Stanford study shows mini molecules could help fight aortic aneurysms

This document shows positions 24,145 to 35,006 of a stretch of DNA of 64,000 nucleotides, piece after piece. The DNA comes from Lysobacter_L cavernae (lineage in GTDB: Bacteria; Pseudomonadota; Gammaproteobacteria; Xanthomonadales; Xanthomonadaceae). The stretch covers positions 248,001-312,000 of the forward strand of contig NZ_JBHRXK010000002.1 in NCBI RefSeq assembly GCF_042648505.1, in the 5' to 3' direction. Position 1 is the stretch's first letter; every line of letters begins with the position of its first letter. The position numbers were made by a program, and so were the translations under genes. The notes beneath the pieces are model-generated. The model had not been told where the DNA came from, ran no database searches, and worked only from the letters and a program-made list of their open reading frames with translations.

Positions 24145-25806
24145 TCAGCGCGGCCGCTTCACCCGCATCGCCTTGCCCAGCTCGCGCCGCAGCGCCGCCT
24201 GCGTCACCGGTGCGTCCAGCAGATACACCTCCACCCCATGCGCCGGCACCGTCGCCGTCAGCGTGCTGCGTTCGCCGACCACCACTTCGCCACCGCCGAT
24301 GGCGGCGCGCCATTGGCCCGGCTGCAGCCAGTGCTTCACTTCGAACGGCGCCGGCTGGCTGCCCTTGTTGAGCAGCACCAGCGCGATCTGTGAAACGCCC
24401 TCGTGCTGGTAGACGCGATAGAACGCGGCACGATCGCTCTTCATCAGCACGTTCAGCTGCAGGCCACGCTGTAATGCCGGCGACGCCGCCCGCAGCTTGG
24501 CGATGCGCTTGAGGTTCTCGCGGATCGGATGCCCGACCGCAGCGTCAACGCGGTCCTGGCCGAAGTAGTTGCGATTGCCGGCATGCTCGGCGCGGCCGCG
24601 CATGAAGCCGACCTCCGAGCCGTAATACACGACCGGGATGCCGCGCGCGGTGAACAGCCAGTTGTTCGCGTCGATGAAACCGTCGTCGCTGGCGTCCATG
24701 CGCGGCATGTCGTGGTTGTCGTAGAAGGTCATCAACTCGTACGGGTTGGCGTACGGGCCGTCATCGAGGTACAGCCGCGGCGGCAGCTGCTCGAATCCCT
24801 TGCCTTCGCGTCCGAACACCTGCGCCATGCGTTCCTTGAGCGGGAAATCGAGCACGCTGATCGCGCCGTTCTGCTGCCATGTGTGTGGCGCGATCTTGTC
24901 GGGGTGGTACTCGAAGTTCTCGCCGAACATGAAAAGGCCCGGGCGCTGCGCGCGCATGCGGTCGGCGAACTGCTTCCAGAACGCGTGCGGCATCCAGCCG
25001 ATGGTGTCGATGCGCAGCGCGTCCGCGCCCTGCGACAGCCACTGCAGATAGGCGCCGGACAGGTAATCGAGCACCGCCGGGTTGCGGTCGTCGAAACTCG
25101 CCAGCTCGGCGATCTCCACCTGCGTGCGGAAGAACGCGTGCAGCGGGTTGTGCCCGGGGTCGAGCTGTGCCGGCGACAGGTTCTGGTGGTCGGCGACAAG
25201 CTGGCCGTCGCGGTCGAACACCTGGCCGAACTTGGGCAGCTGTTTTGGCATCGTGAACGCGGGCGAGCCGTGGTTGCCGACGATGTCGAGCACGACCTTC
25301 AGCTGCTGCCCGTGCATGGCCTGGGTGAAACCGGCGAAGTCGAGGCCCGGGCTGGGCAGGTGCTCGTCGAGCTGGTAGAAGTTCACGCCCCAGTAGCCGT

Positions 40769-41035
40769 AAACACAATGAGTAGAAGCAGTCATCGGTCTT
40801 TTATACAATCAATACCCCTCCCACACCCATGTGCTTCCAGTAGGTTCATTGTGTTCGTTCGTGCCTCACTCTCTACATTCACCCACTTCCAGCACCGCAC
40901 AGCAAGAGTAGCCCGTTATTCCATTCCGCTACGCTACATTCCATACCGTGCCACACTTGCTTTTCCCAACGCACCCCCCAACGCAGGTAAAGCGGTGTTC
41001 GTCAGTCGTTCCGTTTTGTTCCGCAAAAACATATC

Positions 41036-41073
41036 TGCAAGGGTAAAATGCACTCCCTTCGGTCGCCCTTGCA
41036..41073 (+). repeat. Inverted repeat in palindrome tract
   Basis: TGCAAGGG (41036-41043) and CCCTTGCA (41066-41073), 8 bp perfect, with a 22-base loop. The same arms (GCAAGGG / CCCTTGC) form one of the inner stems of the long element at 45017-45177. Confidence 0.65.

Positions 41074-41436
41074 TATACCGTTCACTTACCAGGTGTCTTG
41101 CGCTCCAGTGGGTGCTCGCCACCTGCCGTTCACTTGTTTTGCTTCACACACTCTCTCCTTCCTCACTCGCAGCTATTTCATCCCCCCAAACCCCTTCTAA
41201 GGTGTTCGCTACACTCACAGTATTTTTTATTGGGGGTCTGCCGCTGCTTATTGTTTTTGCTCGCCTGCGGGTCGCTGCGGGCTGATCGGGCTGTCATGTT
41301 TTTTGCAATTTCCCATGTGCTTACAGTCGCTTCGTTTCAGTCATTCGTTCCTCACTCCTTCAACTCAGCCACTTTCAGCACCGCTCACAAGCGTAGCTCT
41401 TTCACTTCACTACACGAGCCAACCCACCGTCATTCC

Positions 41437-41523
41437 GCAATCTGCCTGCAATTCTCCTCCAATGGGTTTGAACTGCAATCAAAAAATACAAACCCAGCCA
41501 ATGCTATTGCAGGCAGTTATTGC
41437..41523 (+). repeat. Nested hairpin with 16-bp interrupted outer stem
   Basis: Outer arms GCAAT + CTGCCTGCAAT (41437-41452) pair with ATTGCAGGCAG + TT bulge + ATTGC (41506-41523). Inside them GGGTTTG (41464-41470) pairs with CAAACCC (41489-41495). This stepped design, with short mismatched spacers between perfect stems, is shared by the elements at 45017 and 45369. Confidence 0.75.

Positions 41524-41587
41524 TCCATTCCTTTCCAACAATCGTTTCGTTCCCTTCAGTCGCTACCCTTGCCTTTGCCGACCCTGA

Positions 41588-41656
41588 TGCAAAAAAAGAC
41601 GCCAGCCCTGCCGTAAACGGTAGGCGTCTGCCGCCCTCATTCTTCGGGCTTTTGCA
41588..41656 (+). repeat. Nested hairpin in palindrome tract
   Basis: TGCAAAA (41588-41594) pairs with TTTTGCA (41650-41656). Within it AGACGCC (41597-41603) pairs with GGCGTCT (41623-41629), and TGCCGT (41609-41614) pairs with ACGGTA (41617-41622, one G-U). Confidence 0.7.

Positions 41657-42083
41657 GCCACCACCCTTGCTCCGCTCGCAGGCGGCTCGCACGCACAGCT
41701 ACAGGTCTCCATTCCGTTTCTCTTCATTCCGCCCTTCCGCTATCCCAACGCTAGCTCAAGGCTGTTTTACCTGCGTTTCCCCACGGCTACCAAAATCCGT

When aortic walls buckle, the body's main blood pipe forms an ever-growing bulge. To thwart a deadly rupture, a team of Stanford University School of Medicine researchers has found two tiny molecules that may be able to orchestrate an aortic defense. A team led by cardiovascular scientists Philip Tsao, PhD, and Joshua Spin, MD, PhD, identified two microRNAs -- small molecules that usually block proteins from being made -- that work to strengthen the aorta during bulge growth. By tweaking the activity of each molecule, they reduced abdominal aortic aneurysms in mice, which they believe is a promising step toward a new treatment for the disease. Abdominal aortic aneurysms affect thousands of people in the United States each year. The ballooning blood vessel -- which looks more like a snake digesting a bowling ball than a central thoroughfare for oxygenated blood -- is most likely to occur in people over age 65. For smokers, the chances are even greater.